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Biosecurity Measures for Horse Owners

Whether at home or on the road, horses can be inadvertently exposed to contagious respiratory viruses and bacterial infections. Following are some steps to take to minimize your horse's risk and what to do if there is an outbreak.

Safety When Traveling

  • Do not use common water buckets or feed areas at shows or event grounds.
  • Do not share twitches, lip chains, halters, or other items that may touch a horse's eyes, nose or mouth.
  • Keep daily temperature logs for your horses, if they show signs of malaise or inappetence.
  • Isolate any sick animals immediately when signs are recognized.
  • If you are traveling out of state, contact your veterinarian to update vaccinations and Coggins test, obtain CVI (Certified Veterinary Inspection) health papers and how to obtain a current Brands Inspection,

At Home Precautions

  • Be sure that horses entering your facility have up-to-date vaccinations as required and that they are free from communicable diseases.
  • Isolate incoming horses for at least 2 — 3 weeks before allowing them exposure to horses currently on the grounds.
  • Do not share water or feed buckets among horses.
  • When filling their water, the tip of the hose should never be dunked into the water as that will contaminate the end of the hose.
  • Assign a set of grooming tools to each horse in your facility and clean them regularly
  • Remove all manure and waste products to an appropriate location away from the barn.
  • Take steps to limit horses' exposure to pest disease vectors — such as flies.
  • Consult with your veterinarian about ongoing wellness care for your horses, including regular physical and dental examinations and a recommended deworming program.

Handling Sick Horses

  • Immediately isolate sick horses away from the rest of the herd and limit personnel access to the horse.
  • Follow disinfection techniques with all equipment that comes in contact with sick horses (see disinfection section).
  • When filling their water, the tip of the hose should never be dunked into the water as that will contaminate the end of the hose.
  • Utilize a foot bath outside the stall or pasture of the infected horses so that everyone can dip their shoes prior to walking anywhere else on the property.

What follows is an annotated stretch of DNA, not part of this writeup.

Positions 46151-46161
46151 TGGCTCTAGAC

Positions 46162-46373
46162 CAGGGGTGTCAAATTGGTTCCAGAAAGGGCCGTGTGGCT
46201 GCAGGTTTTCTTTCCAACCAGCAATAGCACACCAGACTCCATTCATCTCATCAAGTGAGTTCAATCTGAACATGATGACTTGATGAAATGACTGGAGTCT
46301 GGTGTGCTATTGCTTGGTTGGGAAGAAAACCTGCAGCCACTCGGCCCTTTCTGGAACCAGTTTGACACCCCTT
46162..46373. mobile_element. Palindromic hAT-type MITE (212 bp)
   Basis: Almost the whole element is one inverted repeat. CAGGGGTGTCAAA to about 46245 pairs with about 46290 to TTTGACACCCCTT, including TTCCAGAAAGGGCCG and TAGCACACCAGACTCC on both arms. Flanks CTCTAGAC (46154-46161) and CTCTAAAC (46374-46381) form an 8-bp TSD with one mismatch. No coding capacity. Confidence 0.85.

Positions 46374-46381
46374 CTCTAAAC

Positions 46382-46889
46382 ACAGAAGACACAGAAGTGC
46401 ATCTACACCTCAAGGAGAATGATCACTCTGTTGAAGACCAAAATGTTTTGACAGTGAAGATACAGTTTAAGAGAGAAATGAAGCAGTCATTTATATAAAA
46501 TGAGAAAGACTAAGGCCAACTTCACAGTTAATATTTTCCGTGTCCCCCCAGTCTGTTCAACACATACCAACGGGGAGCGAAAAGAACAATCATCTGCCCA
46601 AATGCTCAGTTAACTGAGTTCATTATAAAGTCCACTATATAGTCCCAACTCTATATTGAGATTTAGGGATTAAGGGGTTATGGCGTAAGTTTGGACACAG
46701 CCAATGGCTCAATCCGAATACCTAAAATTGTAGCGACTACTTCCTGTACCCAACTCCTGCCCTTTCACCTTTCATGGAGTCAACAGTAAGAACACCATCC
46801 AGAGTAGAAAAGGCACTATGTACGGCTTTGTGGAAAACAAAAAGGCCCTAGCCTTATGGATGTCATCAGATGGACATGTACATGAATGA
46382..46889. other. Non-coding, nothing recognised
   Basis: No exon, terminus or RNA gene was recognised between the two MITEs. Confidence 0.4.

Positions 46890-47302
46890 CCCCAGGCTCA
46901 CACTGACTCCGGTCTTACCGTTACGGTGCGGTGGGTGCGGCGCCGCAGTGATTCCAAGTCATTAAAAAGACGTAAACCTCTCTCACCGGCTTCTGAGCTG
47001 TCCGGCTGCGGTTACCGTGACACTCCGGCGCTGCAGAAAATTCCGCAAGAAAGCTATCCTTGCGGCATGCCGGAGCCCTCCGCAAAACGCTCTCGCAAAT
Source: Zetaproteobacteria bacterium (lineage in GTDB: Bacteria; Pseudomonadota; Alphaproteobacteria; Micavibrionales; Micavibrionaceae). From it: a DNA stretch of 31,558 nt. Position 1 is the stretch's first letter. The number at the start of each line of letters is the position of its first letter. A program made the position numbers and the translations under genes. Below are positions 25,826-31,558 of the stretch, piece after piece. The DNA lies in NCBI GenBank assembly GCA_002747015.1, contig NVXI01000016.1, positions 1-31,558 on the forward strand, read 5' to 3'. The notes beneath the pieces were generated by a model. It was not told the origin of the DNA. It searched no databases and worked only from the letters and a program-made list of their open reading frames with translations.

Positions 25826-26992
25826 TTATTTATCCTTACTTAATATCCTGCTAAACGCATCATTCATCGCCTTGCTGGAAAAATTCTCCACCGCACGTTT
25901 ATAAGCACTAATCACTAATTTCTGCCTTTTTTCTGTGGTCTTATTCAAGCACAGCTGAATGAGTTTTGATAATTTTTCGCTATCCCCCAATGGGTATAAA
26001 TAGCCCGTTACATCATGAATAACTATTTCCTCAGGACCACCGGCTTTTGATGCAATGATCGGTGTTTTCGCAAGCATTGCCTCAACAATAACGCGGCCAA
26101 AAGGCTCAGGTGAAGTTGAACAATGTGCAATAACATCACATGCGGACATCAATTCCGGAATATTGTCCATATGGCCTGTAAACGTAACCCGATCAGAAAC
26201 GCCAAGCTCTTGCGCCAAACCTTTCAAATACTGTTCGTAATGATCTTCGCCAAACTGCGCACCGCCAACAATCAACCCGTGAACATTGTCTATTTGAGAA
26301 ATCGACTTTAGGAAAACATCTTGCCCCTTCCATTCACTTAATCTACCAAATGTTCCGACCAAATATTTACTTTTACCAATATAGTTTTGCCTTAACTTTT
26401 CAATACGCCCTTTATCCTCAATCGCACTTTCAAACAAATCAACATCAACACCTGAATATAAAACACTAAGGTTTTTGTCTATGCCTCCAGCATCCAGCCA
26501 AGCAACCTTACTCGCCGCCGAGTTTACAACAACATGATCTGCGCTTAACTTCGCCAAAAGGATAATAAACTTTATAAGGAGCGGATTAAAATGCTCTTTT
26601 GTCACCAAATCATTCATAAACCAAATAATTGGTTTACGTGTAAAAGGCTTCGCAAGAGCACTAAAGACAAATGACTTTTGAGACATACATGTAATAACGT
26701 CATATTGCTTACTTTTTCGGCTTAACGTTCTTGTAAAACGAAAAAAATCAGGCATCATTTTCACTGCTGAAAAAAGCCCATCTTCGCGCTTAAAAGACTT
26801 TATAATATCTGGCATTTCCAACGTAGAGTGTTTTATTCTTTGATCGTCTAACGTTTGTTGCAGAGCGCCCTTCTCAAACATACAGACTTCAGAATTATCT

• Hand sanitizer should be used by any and all people who have touched sick horses before healthy horses are touched.
  • Ideally different clothes would also be worn when going near the infected horses before entering the rest of the property.
  • The infected horse should be fed and stall cleaned last.
  • Carefully read and follow directions on the labels of any disinfectants or sanitizers used.
  • Carefully sanitize all stalls, buckets, flooring and other equipment when a sick horse leaves the facility.
  • Consult with your veterinarian about needed health care or vaccination protocols.


  • Remove all excess debris or dirt from items to be disinfected
  • Wash the item first with a detergent such as laundry or dish soap.
  • Follow this washing by dipping the item in a disinfectant.
  • For disinfection, you may use commercially available brands such as Roccal-D Plus. In the short-term, bleach solution (2 Tablespoons per gallon of water) can be used however it becomes inactivated quickly with dirt/organic material in it so it would need to be replaced daily. Also, your foot bath will last longer if you have a way to scrub off dirt and debris prior to dipping feet in the bath. Lysol spray can also be used on boots after all dirt/debris has been removed.
  • Be sure to follow label instructions
  • Disinfection can be completed on items such as nylon halters, bits, lip chains, grooming equipment, shovels, pitchforks and even shoes.
  • Be sure to rinse the disinfectant off completely. Use clean water at least 2 — 3 times before you use the item to be certain the excess disinfectant is removed.

(Thank you to Tacoma Equine Hospital for publishing the original document)


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